Following a spate of racist incidents involving Black, Indigenous, and racialized students in Waterloo Region and across Ontario, MPP Laura Mae Lindo held a virtual press conference to discuss the issue with local community leaders.
Lindo was joined by Marcia Smellie, a member of the Congress of Black Women’s local chapter, and Maedith Radlein, a member of the school board’s Equity and Inclusion Advisory Group and co-convener of the Region of Waterloo’s anti-racism advisory group. Both are retired educators and respected members in the Black community.
“Good morning,” Smellie began in her address, “I am saddened and frustrated to be here this morning.” The three of them organized the discussion in response to a racist incident at Alpine Public School in Kitchener that made local news.
A Waterloo Region District School Board (WRDSB) teacher was alleged to have used masking tape to tie up two students, one Black and the other racialized, and left them in a dark room as punishment for having moved their desks. Both the Waterloo Regional Police and Family and Child Services of Waterloo Region are investigating the incident.
“To have your child come home from school and maybe not tell you anything, and it’s the school principal that calls and tells you that something transpired at school, that is absolutely outrageous,” Smellie said. Radlein echoed this sentiment and asked how this could happen to children.
“That teacher would not have done that to any child in their family,” Radlein said. “They would not have done that to any child of a colleague.”
Lindo said that the attempt by the government to address the systemic nature of racism within our schools has largely failed, as evidenced by the rise of stories about racism and discrimination in schools across Ontario.
She brought up another pair of incidents that have occurred recently. One involved a young Indigenous child being denied bathroom access by a WRDSB teacher, another involved a Toronto District School Board teacher showing up in the classroom wearing blackface.
“A lot of racialized students are pushed out of the system and it’s through these … examples of racism, as well as more violent and traumatizing forms of racism, that this push-out continues to happen,” Lindo said. She also voiced concern around racist educators being shuffled around to other districts in order to avoid addressing the problem.
Speaking also as the NDP critic of anti-racism, Lindo pointed out that the existing legislation, notably the Anti-racism Act of 2017 brought in under the Liberal government, does not define racism, anti-racism, or racial equity. “If there’s no definition, then there is no way to hold anyone accountable,” Lindo argued.
Lindo is expected to table a private member’s bill, calling for language defining racism, anti-racism and racial equity be inserted into all legislation that governs education from kindergarten through grade 12, as well as post-secondary. That private member bill also called for:
- The province to perform an equity audit of schools, which would include collecting stories of racist incidents from students, teachers, and staff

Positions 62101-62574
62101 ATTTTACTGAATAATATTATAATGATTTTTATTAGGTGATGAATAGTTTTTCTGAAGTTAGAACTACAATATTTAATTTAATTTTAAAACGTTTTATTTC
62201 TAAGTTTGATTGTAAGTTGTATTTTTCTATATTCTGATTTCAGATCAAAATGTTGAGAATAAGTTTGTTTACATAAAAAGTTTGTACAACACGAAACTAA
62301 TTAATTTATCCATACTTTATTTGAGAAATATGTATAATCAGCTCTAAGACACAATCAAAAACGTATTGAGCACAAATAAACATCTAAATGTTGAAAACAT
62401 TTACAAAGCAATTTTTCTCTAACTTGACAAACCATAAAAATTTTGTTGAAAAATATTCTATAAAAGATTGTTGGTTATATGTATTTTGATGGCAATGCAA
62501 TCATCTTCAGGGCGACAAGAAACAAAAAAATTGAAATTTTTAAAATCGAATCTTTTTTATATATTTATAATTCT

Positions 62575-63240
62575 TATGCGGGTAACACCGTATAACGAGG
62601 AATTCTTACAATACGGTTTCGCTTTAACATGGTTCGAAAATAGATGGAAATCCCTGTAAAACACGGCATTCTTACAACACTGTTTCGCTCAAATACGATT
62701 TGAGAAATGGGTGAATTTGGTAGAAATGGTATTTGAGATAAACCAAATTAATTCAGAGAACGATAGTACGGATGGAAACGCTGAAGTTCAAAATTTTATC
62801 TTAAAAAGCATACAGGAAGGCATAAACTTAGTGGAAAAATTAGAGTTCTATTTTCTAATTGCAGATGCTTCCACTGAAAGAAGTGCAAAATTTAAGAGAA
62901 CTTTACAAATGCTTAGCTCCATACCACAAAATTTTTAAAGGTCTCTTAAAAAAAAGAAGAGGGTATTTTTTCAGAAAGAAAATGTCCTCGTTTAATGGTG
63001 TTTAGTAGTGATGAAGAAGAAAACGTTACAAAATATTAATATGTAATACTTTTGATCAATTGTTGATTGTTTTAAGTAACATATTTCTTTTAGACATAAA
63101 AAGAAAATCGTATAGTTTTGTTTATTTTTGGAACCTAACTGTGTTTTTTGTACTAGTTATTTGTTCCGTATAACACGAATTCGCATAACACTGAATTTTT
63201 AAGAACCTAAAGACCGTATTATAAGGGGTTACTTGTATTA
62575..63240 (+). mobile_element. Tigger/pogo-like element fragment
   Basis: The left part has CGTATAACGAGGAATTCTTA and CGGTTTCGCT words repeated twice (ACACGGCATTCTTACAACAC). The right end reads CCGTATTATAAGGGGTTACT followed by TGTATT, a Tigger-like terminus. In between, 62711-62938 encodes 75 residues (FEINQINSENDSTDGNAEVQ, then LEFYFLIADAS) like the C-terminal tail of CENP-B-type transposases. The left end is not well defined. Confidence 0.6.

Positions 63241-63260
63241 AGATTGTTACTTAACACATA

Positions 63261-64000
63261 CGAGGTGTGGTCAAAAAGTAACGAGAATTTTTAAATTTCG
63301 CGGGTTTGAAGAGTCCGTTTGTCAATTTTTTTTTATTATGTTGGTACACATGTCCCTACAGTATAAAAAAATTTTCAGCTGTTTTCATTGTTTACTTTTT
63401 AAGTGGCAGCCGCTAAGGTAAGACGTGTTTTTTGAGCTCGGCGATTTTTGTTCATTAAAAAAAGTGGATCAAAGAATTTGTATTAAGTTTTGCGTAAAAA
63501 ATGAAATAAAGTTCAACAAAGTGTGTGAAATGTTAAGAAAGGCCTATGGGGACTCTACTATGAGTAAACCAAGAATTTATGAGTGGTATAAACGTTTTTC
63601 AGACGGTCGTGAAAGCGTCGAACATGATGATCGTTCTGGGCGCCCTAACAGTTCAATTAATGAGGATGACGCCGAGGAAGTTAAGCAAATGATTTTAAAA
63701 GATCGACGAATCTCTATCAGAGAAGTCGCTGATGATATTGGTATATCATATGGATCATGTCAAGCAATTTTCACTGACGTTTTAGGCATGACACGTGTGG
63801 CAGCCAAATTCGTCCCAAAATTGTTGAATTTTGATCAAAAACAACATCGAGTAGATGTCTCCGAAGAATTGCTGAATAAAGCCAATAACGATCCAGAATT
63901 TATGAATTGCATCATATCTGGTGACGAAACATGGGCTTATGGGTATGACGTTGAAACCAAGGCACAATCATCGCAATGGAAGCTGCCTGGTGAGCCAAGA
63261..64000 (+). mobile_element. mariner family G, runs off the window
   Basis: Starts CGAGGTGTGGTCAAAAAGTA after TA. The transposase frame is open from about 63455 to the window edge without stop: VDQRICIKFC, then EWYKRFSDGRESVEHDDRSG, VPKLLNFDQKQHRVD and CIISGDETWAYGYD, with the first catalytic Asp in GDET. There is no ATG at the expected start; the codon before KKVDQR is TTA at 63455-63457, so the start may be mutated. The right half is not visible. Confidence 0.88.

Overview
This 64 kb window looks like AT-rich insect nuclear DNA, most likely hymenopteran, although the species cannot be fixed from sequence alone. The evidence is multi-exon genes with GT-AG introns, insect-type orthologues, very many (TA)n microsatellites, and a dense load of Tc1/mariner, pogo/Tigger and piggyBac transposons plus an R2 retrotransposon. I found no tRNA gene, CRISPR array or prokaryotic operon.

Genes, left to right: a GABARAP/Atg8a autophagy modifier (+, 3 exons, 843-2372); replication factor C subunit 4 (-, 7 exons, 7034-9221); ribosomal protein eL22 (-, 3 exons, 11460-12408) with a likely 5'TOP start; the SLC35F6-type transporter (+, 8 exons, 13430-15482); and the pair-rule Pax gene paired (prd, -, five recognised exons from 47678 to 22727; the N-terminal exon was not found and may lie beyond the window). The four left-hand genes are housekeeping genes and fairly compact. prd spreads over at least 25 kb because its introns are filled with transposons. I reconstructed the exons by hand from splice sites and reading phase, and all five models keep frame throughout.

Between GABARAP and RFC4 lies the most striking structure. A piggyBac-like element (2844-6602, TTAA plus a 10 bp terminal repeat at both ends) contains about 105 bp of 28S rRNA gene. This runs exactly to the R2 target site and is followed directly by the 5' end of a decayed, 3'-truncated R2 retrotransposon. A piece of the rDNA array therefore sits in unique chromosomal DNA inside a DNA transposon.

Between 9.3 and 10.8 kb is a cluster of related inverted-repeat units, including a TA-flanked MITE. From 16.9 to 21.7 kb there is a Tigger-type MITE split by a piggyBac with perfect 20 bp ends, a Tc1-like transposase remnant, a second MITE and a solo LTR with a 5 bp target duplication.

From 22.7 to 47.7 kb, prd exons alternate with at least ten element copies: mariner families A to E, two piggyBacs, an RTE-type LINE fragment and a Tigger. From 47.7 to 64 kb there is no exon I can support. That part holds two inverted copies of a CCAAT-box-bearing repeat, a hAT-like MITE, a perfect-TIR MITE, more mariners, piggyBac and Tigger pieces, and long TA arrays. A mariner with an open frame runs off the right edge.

- Collecting disaggregated race-based data on everyone in the school system (there’s currently only data on student populations, but none in regards to leadership);
- A specific budget line dedicated to combating racism.
Lindo noted that any mandates from provincial legislation will not have an impact “unless there is a budget line item that requires the ministers and the government to take seriously the investment that’s needed in education to train educators to ensure safety to ensure accountability to ensure transparency.”
There was also a broad call for better and more culturally responsive mental health support for students. Following these instances of racism, Lindo said that students need proper support during this time. insideWaterloo has requested details from WRDSB on exactly what, if any, supports are being offered to students impacted by what happened.
A spokesperson replied, saying that due to confidentiality, they cannot discuss the particulars of what happened at Alpine Public school. However, other students and families who may be traumatized by the news are being encouraged to reach out to their child’s teacher and can speak with their school administrator and/or guidance department. The spokesperson also noted that each school has access to a designated school social worker and psychologist through a referral process, but if families are still worried about their child, they should ask for help from a healthcare professional.
When Premier Doug Ford took office in 2018 the Conservative government made drastic cuts to the Anti-Racism Directorate, which was previously installed by the Liberal government. The directorate’s subcommittees were all summarily dismissed by the Ford government, which also reduced the directorate’s budget line to just $1000.
“I don’t think it’s fair to leave it upon their shoulders to address racism in their educational institutions,” Lindo said of students. “I think that we as leaders in community have a responsibility to our students, to our young people, to ensure that their learning environments are safe.”
In addition to Lindo’s private member’s bill, GroundUp WR and the African, Caribbean and Black Network of Waterloo Region have partnered on a legislative petition to address anti-Black racism in schools.